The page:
March 24, 2017: Ground test of a rocket engine.
March 22, 2017: Failed test launch of an unidentified missile.
March 18, 2017: Ground test of a rocket engine.
September 20, 2016: Ground test of the largest rocket engine to date.
April 9, 2016: Ground test of a large liquid-fuel engine designed for an ICBM.
April 1, 2016: Fired a short-range surface-to-air missile.
March 29, 2016: Test fired a short-range missile off the east coast that flew 200 km.
March 22, 2016: Ground test of a solid-fuel engine.
March 21,2016: Fired five projectiles into the sea from the east coast.
Early August 2015: Believed at least one test of a rocket engine.
September 6, 2014: Test launch of three short-range missiles, each traveling over 200 km.
September 1, 2014: Launch of a short-range missile that flew over 215 km.
June 27, 2014: Test launch of three short-range missiles that travelled around 200 km.
Early August 2014: 38 North reports a suspected engine test of the 1st stage of KN-08 missile.
Early June – Early July 2014: 38 North reports a suspected engine test of the KN-08 missile.
Late March – Early April 2014: 38 North reports a suspected engine test of the KN-08 missile.
March 22 – 23 2014: Reported test launch of 46 short-range rockets in the two days.
March 17, 2014: Reported test launch of 25 short-range rockets.
December 2013 – Early January 2014: 38 North reports a suspected long-range rocket engine test.
Late August 2013: 38 North reports a suspected long-range rocket engine test.
May 19, 2013: Two short-range projectiles launched off east coast.
May 18, 2013: Two short-range projectiles launched off east coast.
Late March – Early April 2013: 38 reports a suspected rocket engine test.
May 26, 2009: Three short-range missiles launched. The missiles were believed to be anti-ship and surface-to-air missiles.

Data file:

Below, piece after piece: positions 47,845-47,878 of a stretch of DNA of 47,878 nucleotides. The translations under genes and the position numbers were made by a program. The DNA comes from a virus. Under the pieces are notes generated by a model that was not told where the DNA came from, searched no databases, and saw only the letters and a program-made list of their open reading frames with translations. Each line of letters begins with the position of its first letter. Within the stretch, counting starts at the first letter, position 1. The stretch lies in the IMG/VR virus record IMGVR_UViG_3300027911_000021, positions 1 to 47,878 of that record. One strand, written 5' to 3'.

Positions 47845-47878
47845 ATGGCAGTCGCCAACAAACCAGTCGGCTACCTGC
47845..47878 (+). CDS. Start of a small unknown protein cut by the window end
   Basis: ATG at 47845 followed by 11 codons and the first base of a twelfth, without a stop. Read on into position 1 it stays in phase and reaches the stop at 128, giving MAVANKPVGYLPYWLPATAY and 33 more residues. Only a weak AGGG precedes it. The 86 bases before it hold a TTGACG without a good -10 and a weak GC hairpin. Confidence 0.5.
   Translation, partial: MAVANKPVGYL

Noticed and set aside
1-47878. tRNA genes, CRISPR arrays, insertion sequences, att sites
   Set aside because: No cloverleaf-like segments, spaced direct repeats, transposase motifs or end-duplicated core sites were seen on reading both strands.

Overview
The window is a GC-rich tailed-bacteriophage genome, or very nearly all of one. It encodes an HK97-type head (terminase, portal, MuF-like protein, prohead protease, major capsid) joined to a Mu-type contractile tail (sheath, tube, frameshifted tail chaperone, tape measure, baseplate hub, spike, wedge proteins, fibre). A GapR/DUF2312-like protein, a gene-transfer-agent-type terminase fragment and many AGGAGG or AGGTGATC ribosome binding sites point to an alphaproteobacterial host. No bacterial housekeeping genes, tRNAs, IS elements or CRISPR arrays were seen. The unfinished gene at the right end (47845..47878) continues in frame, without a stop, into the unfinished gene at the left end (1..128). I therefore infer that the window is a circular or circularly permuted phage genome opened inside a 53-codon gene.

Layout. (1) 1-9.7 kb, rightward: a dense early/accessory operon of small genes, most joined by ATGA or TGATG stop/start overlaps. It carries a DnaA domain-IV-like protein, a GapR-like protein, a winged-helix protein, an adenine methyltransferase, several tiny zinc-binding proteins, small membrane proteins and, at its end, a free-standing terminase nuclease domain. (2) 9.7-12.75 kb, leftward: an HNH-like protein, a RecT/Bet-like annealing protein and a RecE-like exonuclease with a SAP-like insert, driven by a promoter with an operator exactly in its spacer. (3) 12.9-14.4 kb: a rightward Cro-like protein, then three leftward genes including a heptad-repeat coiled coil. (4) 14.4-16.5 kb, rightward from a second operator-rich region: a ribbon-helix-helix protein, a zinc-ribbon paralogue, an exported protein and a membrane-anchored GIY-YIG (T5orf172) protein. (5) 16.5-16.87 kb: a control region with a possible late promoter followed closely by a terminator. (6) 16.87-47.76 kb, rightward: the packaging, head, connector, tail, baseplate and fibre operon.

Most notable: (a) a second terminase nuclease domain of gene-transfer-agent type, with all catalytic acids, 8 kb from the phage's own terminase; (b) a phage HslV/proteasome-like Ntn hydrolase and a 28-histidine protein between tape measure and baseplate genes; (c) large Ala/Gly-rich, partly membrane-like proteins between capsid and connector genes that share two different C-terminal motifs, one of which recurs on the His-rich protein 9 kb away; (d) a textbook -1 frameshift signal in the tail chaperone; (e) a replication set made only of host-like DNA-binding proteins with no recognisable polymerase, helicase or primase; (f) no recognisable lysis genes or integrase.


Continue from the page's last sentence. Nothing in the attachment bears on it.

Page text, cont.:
Scud-C Variant (Shahab-2)
February 10, 2014: Successful test launch of a Qiam-1 missile.
August 2010: successful test launch of the liquid-fueled Qiam-1 missile.
May 1991: Test-fires Scud-C purchased from North Korea.
Launch of an Iranian Shahab-3
July 24, 2019: Successful test-firing of Shahab-3 missile. The missile traveled 1,100 km and stayed within Iranian territory for the duration of the flight.
November 21, 2015: Successful test of Ghadr-1 missile.
July 2012: Successful test-firing of Shahab-3 missile.
July 2008: claims to have successfully test-fired a Shahab-3 missile.
December 2004: Initial testing of Ghadr-1, a modified Shahab-3.
October 20, 2004: Successful test of Shahab-3 variant, Shahab-3M.
August 11, 2004: Successful test of Shahab-3 variant, Shahab-3M.
July 7, 2003: Successful test of Shahab-3 missile.
July 2002: Two tests of Shahab-3 missile, first is unsuccessful, second is successful.
May 2002: Successful test of Shahab-3 missile.
September 21, 2000: Test-firing of Shahab-3D motor, disputed as to its success.
July 15, 2000: Successful test of Shahab-3 missile.
July 22, 1998: First test flight of Shahab-3 missile, partially successful.
Sejil Missile Systems (Solid-Propellant Variant of Shahab-3)
February 2011: Iran successfully test fires the Sejil-2 missile.
October 2010: Successful test firing of Sejil missile.
December 16, 2009: Iran successfully test-fires an upgraded version of the Sejil-2.
September 28, 2009: Unsuccessful test of the Sejil-2 missile.
May 20, 2009: Iran successfully test fires the Sejil-2 missile.
November 2008: First successful test of the Sejil missile system.
November 2007: Initial version of Sejil missile, Ashura, test-fired unsuccessfully.
May 2005: Iran successfully completes test-firing of Shahab-3D solid-propellant motor.
Anti-Ship and Cruise Missiles